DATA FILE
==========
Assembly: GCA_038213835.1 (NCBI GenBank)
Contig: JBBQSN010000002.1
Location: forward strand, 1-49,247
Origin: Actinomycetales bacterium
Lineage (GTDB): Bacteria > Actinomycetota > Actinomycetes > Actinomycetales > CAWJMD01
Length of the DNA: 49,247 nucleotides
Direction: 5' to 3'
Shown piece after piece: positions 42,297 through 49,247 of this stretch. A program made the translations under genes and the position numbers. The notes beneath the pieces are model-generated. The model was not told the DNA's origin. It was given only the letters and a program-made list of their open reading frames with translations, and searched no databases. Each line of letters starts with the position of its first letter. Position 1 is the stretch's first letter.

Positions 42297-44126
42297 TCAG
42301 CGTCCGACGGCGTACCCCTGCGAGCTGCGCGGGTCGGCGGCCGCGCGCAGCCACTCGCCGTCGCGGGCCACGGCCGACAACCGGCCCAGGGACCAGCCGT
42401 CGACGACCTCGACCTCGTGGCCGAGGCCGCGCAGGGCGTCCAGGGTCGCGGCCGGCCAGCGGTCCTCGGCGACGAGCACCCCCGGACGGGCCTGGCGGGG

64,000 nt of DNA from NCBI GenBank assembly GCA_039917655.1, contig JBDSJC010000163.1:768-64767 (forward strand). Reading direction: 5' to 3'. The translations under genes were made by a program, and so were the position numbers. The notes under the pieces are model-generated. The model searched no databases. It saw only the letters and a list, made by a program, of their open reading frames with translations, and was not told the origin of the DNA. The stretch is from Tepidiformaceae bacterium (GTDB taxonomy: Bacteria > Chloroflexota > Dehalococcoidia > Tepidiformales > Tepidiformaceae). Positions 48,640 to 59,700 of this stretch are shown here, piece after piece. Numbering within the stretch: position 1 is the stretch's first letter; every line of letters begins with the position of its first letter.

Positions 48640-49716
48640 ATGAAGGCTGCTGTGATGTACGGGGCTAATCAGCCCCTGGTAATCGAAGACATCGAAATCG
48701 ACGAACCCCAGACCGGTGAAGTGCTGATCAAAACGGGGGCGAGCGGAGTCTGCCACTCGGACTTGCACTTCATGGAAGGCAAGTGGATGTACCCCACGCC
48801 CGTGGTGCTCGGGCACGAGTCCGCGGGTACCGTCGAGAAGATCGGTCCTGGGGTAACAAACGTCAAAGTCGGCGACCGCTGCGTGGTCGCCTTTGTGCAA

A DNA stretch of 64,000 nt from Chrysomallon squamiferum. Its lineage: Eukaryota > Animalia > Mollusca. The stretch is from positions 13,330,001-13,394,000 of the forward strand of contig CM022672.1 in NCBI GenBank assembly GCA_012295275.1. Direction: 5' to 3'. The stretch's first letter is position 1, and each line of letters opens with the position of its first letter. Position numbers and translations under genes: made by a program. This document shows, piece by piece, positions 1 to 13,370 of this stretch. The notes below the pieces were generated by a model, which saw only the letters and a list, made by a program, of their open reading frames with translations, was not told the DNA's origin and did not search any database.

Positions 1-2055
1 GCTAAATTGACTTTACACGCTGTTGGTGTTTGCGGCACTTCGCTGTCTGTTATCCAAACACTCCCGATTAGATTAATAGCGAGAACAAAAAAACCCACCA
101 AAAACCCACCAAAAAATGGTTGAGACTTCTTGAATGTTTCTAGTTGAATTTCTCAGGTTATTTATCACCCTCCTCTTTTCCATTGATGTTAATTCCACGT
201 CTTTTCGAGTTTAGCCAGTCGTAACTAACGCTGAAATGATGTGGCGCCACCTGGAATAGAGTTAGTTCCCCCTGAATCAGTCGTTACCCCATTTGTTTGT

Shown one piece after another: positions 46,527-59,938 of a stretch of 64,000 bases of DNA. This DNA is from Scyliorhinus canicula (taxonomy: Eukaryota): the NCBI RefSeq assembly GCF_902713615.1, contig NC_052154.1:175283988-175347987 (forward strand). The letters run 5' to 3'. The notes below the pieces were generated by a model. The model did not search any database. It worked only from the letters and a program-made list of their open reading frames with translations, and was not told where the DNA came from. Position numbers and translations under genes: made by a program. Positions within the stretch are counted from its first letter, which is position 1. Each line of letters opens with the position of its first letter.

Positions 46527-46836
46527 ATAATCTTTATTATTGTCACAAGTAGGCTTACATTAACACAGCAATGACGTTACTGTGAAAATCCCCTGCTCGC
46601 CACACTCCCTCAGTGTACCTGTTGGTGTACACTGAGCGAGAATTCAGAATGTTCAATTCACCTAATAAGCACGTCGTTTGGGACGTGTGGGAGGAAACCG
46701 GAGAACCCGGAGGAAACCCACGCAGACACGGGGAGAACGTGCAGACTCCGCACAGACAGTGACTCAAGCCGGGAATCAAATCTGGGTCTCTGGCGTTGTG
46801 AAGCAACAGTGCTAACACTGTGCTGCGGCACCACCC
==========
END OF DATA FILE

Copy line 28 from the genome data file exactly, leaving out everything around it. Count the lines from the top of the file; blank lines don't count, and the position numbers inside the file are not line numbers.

46801 AAGCAACAGTGCTAACACTGTGCTGCGGCACCACCC